Social media accounts are one of cybercriminals’ favorite thing to hack. It’s relatively easy, they get lots of attention and they earn bragging rights. We’ve all seen a celebrity or brand who’s suffered from account hijacking, the list is almost too long to recount, but it includes the likes of Taylor Swift, the Associated Press, HBO, NFL, Delta Airlines, CENTCOM and many many more.
To many, account hijackings have become another major inevitable headache we all simply need to accept in the social media age. But, for an organization, what is the cost of a takeover? Are they a nuisance or something that requires legitimate protection?
It’s All Relative
The question of the cost of an account takeover is all relative to the goal of the attacker. Some want just to vandalize a popular account for bragging rights. Here, the attack itself is the ultimate goal. Alternatively, some attackers use account hijacking as a means to a larger, often more insidious end: either a full network breach or deeper data exfiltration. The cost of the attack is relative to what the attacker ultimately achieves and thus, what the victim ultimately loses.
Account Hijacking for Its Own Sake: Cybervandalism
The account takeovers that get the most attention are the ones where the attacker makes the most noise. These cybervandalism attacks are short and hard-hitting, usually only lasting a few days or hours for major accounts that might attract press, and days or weeks for less visible accounts.
ZeroFOX’s experience says that accounts typically lose up to 5% of their followers during an account takeover. For large brands, this can mean losing hundreds of thousands of followers. For smaller brands, each follower is hard earned and generally more valuable, making the loss sting that much more.
The cost of such an attack ultimately comes down to brand reputation damage. In a world where every customer is online and can be won and lost in the span of 140 characters, the cost of an account takeover may mean a drop in engagement, less follower to convert to customers and ultimately an inability to fully maximize the return on your social media investment.
Account Hijacking as Means to and End: Pivoting
The far more damaging account hijacking cases are those that aren’t in it for the bragging rights. Many attackers break into accounts in order to pivot and attack other employees, perhaps with critical access. Attackers also use the company’s account to subtly message followers to launch scams and phishing attacks. Others siphon off data and pull sensitive information from DMs. You rarely hear about these attacks because it’s in the attacker’s best interest to stay quiet.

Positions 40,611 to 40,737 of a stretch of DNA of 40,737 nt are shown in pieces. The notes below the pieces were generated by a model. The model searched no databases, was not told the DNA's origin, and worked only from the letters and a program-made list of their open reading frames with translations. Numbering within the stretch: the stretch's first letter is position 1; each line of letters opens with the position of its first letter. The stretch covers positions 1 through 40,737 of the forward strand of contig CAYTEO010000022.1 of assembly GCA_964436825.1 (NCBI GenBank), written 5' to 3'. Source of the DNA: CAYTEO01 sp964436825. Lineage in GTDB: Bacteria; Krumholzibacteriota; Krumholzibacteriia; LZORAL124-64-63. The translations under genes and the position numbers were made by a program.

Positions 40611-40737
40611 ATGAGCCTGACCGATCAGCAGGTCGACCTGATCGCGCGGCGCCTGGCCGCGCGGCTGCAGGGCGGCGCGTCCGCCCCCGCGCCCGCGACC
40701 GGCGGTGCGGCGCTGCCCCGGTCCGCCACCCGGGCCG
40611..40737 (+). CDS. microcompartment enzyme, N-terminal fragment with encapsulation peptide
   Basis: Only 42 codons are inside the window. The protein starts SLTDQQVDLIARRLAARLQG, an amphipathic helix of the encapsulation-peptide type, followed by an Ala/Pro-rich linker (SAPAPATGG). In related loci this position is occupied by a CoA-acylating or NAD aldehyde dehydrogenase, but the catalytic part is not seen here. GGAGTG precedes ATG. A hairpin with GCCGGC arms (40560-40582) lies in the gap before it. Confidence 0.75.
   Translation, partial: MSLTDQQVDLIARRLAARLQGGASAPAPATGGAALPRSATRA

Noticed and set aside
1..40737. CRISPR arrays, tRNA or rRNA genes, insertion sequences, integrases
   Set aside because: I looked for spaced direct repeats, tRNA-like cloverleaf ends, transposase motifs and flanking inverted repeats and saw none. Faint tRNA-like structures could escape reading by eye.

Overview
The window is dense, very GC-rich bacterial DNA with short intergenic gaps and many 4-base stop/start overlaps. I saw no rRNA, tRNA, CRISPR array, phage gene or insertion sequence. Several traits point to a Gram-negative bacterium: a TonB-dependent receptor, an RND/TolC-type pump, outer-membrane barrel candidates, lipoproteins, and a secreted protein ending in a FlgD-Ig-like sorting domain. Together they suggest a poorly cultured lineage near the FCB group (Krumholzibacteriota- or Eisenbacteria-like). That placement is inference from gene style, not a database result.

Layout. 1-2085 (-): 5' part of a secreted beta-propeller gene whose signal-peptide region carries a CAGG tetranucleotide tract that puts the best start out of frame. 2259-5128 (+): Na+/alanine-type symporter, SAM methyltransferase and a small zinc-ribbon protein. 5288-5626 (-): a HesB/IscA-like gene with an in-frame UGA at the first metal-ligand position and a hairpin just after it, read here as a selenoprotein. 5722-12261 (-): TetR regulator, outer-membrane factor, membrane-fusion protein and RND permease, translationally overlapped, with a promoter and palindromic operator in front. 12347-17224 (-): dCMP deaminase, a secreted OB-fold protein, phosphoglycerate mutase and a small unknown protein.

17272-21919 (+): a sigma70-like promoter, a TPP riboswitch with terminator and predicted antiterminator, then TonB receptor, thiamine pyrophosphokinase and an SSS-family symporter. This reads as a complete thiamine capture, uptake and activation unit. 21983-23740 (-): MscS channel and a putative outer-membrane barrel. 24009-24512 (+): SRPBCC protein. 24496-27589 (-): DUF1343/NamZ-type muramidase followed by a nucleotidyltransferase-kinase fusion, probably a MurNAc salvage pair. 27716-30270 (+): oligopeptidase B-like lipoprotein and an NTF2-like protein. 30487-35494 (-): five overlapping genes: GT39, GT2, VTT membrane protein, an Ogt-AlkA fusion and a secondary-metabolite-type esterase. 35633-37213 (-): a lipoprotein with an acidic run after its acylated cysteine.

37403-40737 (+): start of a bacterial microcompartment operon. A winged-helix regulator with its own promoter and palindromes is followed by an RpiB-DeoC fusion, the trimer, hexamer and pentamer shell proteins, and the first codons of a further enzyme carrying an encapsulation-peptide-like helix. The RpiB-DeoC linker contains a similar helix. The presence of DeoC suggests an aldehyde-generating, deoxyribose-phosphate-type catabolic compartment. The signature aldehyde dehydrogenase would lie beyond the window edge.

In this case, the cost of the attack is relative to whatever end goal the attacker was going for. This could be the multimillion dollar data breach or the countless hours spent supporting phished customers or much grander reputation damage at the hand of leaked data down the line. When the attacker pivots after the initial breach, the cost is often much much higher.
One of the more insidious, longer lasting costs of an account hacking is the long-term SEO damage. When a major account is hacked, it attracts the press. For marketing and security teams scrambling to clean up this mess, this can be particularly painful. Even once the account has been regained and the offending tweets deleted, the articles about the attack live on as an irreparable flashing neon sign that won’t go away.
From this author’s computer, with cookies and browser history cleared, the Google search “associated press twitter,” a search query that an average user would reasonably use to check on the AP’s most recent news, still returns a post about their infamous account hijacking on the first page of results: “Video: Associated Press account hacked.” The account compromise in question occurred in early 2013. This cannot be understated: the compromise itself only lasted hours, and the infamous tweet was identified within minutes, but the SEO damage of negative press on the top page of Google has persisted for the better part of a decade. Very little things have that staying power in our manic digital age, and SEO damage is notoriously difficult to mitigate.
The risk of SEO damage is unique to large organizations who would garner press attention if their accounts were hacked. In fairness, the AP hack was one of the earliest examples of account hijackings, had serious consequences — the DOW dropped nearly 150 point and momentarily wiped out billions in market value — and featured a particularly insidious bit of clickbait. Some account hijacking is more obviously juvenile, banal or otherwise innocuous, rendering it not substantial enough for serious press attention. However, as the AP example suggests, a moderately determined attacker can do years worth of damage with a single tweet.
Account hijackings are not fun. Even if the balance sheet isn’t drastically changed after an instance of cybervandalism, it’s difficult to put a price on the reputational damage to the brand and the psychological damage of all those involved in managing the event. The all hands on deck fire drill is nothing short of stressful and embarassing in the extreme, hurting morale and productivity and casting a dark blemish for months to come. The cost of a takeover in the mind of every marketer is not measured in dollars and cents but sleepless nights and chaotic days.